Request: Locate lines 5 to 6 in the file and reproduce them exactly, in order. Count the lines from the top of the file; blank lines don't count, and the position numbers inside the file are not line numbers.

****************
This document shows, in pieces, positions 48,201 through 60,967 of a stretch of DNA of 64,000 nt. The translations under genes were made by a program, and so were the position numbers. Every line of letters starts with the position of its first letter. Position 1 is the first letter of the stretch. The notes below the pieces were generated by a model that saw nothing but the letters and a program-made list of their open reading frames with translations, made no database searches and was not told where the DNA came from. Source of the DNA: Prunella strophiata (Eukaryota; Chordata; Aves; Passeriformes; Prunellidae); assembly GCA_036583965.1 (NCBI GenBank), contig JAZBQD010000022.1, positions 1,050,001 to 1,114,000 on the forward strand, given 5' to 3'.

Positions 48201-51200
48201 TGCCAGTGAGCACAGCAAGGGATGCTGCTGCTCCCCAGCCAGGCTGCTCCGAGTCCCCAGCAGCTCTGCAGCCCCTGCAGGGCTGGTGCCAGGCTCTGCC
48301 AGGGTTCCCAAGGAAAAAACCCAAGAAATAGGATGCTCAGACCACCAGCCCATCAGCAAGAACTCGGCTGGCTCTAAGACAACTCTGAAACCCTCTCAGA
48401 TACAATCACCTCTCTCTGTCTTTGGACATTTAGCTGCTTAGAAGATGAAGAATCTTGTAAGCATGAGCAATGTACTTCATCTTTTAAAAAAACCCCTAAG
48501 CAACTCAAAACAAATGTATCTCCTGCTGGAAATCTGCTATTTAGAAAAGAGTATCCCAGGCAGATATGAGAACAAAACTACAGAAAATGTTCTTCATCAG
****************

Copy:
48401 TACAATCACCTCTCTCTGTCTTTGGACATTTAGCTGCTTAGAAGATGAAGAATCTTGTAAGCATGAGCAATGTACTTCATCTTTTAAAAAAACCCCTAAG
48501 CAACTCAAAACAAATGTATCTCCTGCTGGAAATCTGCTATTTAGAAAAGAGTATCCCAGGCAGATATGAGAACAAAACTACAGAAAATGTTCTTCATCAG